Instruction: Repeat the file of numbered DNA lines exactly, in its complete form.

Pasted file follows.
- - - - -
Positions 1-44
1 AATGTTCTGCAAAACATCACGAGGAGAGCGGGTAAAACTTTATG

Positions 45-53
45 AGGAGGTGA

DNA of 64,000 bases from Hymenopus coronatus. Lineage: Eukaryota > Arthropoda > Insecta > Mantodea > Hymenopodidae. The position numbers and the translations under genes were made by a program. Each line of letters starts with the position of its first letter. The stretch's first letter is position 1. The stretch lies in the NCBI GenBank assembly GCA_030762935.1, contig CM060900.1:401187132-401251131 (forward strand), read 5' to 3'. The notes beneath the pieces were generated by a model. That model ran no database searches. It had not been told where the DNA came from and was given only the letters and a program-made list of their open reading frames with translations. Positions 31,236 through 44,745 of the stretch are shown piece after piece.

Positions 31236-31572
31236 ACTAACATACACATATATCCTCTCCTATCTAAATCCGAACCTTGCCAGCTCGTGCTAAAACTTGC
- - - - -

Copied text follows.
Positions 1-44
1 AATGTTCTGCAAAACATCACGAGGAGAGCGGGTAAAACTTTATG

Positions 45-53
45 AGGAGGTGA

DNA of 64,000 bases from Hymenopus coronatus. Lineage: Eukaryota > Arthropoda > Insecta > Mantodea > Hymenopodidae. The position numbers and the translations under genes were made by a program. Each line of letters starts with the position of its first letter. The stretch's first letter is position 1. The stretch lies in the NCBI GenBank assembly GCA_030762935.1, contig CM060900.1:401187132-401251131 (forward strand), read 5' to 3'. The notes beneath the pieces were generated by a model. That model ran no database searches. It had not been told where the DNA came from and was given only the letters and a program-made list of their open reading frames with translations. Positions 31,236 through 44,745 of the stretch are shown piece after piece.

Positions 31236-31572
31236 ACTAACATACACATATATCCTCTCCTATCTAAATCCGAACCTTGCCAGCTCGTGCTAAAACTTGC